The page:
All you need say is “Yes” if you mean yes, “No” if you mean no; anything more than this comes from the evil one. – Matthew 5:37, Jerusalem Bible.
There is no safe dallying with the Truth. – Isaac Penington, Letter 47, 1650.
How does Truth prosper in our community? Do we strive to maintain the integrity of our inner and outer lives in our spiritual journeys, our work, and our family responsibilities? Do we seek the Truth and tell it with compassion?
Are we honest and truthful in all that we say and do? Are we mindful in making promises and punctual in keeping them? Do we maintain strict integrity in business transactions and in our dealings with individuals and organizations? Do we use money and information entrusted to us with discretion and responsibility?
Are we honest with ourselves? What unpalatable truths might we be evading? Do we become unduly discouraged when facing our shortcomings? Do we seek the assurance and strength of Divine love through prayer and corporate worship?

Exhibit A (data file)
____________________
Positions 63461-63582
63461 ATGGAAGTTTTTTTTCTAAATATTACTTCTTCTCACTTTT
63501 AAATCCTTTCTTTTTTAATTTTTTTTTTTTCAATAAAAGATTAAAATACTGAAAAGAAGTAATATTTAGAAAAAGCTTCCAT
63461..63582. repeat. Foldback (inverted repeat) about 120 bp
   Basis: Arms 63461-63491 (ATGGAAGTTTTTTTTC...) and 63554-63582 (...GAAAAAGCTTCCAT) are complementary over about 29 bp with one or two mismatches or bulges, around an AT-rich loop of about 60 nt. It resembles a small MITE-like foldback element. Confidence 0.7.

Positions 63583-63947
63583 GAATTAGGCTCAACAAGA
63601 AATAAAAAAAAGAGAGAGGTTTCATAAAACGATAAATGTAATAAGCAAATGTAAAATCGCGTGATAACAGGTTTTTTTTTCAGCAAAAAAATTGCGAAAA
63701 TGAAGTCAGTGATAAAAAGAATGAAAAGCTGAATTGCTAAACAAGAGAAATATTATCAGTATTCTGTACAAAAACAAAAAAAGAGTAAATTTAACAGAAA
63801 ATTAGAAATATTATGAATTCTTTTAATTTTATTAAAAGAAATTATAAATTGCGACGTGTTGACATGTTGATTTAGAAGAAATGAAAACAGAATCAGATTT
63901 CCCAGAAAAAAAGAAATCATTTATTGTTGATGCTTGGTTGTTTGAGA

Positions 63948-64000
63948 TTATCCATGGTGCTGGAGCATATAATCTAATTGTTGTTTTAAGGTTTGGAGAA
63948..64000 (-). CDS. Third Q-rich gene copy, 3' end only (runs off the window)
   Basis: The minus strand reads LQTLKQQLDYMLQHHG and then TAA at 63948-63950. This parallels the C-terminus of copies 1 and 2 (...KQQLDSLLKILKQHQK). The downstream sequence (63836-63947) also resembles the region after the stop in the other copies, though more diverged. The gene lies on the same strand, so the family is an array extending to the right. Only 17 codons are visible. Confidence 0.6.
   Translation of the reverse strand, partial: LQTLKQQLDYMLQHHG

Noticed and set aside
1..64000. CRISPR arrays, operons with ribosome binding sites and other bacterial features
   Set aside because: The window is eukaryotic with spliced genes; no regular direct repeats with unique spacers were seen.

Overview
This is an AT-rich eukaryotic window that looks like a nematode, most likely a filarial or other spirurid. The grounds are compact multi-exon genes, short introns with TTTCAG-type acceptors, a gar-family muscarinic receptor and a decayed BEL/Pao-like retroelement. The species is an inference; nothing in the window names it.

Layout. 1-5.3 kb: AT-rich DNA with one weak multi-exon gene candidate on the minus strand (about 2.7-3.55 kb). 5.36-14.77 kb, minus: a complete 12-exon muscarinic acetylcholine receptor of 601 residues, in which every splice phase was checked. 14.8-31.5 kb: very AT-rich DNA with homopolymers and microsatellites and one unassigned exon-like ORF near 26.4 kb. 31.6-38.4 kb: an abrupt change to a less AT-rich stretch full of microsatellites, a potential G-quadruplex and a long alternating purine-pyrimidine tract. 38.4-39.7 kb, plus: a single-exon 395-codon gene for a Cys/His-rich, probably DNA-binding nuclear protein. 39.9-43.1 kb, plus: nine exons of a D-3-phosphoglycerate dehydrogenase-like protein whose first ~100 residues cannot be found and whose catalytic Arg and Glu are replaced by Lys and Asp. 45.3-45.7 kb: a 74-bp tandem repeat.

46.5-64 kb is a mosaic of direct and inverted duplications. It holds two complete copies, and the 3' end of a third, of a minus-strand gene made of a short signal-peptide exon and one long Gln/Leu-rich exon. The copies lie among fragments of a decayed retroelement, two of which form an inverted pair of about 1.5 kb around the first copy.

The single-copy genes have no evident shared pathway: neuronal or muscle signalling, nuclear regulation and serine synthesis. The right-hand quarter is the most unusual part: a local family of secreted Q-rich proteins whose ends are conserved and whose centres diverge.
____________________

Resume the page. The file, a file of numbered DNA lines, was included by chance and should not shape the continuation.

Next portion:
Taking oaths implies a double standard of truth; in choosing to affirm instead of swearing, are we aware of the claim of integrity that we are making?
Our responsibilities to God, our neighbors, and all of life may lead us to take unpopular stands; if pressure is brought on us to lower our standard of integrity, are we prepared to resist it? Do we act on our principles even when this entails difficult consequences?
From Advices & Queries, for Use by Individual Friends, Meetings, and Worship Groups (Lake Erie Yearly Meeting of the Religious Society of Friends: Ann Arbor, 2012). Find the whole document online.